Enoch then speaks to all the Watchers, who are full of fear and trembling. They beg him to write a prayer of forgiveness for them. Enoch records their prayers and petitions and then reads them until he falls asleep. He has another dream vision in which he sees plagues. When he awakens, he goes to the Watchers and reprimands them for their sins and tells them their petitions will not be heard.
Enoch nonetheless tries to intercede on behalf of the Watchers but is refused by God. God says that their giant offspring shall be called evil spirits upon the earth, for they will dwell on the earth and in the earth. He tells Enoch to inform the Watchers that because they have rejected heaven, they shall have no peace. 1 Enoch also gives the names of “the holy angels who watch,” implying that the term Watchers was given to angels in heaven, not just the fallen ones.
The holy angels are :
• Suruel—angel of eternity and trembling
• Raphael—angel of the spirits of man
• Raguel—angel who takes vengeance for the world and for the luminaries
• Michael—angel who is obedient in his benevolence over the people and the nations
• Saraqael—angel who is over the spirits of mankind and who is in the spirit
• Gabriel—angel who oversees the garden of Eden, the serpents, and the Cherubim
In 2 Enoch, Enoch sees the “innumerable armies” of the Watchers and Nephilim imprisoned in the fifth heaven. They are dejected and silent. Enoch, who unsuccessfully tries to intercede on their behalf with God, urges them to sing a liturgy to God so that God will not be enraged against them “to the limit.” They do so, singing in a piteous and touching way.
3 Enoch describes the Watchers as holy angels. According to the text, four great princes called “Watchers and holy ones” (the terms used in Daniel) reside in the seventh heaven opposite the throne of glory facing God. They are called Watchers and holy ones because on the third day of judgment (after death), they sanctify the body and soul with lashes of fire (a reference to preparing the soul for God’s presence).
Each Watcher has 70 names corresponding to the 70 languages of the world, and all of them are based on the name of God. Each name is written with a pen of flame on God’s crown. Such sparks and lightning shoot forth from them that no angels, not even the seraphim, can look upon them.
The Watchers are praised with the praise of the Shekinah, and God does nothing without taking their counsel. They function as officers in the heavenly court and debate and close each case that comes up for judgment. They announce the verdicts, proclaim the sentences, and sometimes go down to Earth to carry out the sentences.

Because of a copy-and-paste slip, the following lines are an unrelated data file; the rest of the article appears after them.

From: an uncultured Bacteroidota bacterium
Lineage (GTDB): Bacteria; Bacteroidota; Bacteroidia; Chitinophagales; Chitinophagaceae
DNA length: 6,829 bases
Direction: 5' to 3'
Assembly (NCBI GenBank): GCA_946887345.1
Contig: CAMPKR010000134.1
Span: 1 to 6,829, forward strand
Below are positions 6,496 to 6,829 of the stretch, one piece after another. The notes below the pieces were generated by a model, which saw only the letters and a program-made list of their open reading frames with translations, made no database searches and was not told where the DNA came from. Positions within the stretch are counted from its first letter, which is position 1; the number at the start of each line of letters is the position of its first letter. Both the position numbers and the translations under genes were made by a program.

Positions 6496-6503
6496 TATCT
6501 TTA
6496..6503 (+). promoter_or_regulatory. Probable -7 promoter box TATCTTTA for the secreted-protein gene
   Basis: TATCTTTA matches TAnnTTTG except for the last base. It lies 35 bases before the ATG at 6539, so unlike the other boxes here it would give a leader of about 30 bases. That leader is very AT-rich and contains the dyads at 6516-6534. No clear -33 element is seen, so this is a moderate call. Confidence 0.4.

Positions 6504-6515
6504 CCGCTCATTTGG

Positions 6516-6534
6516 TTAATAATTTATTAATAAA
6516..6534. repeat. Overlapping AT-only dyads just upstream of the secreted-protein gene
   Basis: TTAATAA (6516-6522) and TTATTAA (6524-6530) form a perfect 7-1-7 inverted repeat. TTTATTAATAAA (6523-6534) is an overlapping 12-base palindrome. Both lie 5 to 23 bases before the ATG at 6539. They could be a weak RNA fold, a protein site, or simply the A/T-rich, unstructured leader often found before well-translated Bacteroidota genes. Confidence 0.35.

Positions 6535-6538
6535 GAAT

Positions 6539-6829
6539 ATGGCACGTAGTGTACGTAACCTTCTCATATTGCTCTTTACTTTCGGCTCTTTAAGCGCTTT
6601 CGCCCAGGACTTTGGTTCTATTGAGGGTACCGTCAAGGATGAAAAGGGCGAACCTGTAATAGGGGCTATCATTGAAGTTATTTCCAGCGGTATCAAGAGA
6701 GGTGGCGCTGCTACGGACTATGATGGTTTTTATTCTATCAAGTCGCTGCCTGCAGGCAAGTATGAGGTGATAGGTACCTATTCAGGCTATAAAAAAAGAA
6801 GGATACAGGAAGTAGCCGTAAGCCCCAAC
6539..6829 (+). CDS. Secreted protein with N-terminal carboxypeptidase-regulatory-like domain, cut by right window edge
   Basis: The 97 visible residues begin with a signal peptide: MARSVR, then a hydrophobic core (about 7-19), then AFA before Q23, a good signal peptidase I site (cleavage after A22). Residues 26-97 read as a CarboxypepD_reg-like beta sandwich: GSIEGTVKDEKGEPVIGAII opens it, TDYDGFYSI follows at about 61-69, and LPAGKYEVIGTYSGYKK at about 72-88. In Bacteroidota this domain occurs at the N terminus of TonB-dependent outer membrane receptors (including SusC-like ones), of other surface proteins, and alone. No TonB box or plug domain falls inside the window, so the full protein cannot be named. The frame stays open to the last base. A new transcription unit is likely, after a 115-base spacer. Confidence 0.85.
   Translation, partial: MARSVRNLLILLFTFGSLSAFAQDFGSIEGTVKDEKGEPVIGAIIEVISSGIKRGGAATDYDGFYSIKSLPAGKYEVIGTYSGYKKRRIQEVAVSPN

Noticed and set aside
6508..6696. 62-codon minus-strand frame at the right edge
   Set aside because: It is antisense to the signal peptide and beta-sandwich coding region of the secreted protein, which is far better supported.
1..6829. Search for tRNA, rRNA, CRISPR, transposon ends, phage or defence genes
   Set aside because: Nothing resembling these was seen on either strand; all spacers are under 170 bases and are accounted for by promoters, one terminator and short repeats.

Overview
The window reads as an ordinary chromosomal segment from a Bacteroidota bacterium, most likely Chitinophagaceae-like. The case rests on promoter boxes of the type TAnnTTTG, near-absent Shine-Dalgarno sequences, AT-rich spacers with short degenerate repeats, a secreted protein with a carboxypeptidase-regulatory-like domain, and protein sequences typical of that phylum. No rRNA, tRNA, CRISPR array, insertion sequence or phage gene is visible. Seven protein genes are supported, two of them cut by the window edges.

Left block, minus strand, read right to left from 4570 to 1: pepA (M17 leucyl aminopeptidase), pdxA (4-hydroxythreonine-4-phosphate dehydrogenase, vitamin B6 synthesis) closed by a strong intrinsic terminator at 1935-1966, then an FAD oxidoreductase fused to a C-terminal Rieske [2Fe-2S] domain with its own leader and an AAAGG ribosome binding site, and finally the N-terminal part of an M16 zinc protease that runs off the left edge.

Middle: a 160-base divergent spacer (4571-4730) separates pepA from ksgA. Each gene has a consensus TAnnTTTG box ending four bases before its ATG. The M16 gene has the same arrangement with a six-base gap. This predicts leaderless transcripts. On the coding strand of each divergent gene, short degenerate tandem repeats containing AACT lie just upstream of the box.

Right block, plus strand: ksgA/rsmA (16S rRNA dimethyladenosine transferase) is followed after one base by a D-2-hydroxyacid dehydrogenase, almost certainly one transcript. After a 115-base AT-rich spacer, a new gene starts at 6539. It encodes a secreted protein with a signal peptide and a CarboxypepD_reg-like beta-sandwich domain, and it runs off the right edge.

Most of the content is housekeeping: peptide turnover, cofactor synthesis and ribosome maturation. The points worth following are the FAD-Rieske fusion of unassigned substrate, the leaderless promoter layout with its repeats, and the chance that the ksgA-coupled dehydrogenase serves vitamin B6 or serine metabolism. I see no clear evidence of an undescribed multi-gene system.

A Qumran text called the Testament of Amran (Q543, 545–548), which exists only in several fragments and manuscripts, concerns the Watchers. In Manuscript B Fragment 1, the anonymous author describes a dream vision in which two Watchers are fighting over him. He asks, “Who are you that you are thus empowered over me?” They tell him that they have been empowered to rule over all humankind, and they ask him to choose which of them he would want as a ruler. One of them has a terrifying appearance, like a serpent wearing a dark cloak of many colors. He has a “visage like a viper.”
Fragment 2 identifies Belial as one of the Watchers. He has three titles, Belial, Prince of Darkness, and King of Evil, and he is empowered over all darkness and his every way, and every work are darkness. Fragment 3 mentions the “sons of Light,” who are ruled by a being who identifies himself with three names: Michael, Prince of Light, and King of Righteousness.
Another fragment says that all the sons of Darkness will be destroyed because of their foolishness and evil and the sons of Light will have eternal joy and rejoicing for all peace and truth will be made light.
Further Reading :
- Collins, Andrew. From the Ashes of Angels: The Forbidden Legacy of a Fallen Race. London: Signet Books, 1996. Read this book here
- Eisenman, Robert, and Michael Wise. The Dead Sea Scrolls Uncovered. London: Element Books, 1992.
- The Old Testament Pseudepigrapha. Vols. 1 & 2. Edited by James H. Charlesworth. 1983. Reprint, New York: Doubleday, 1985.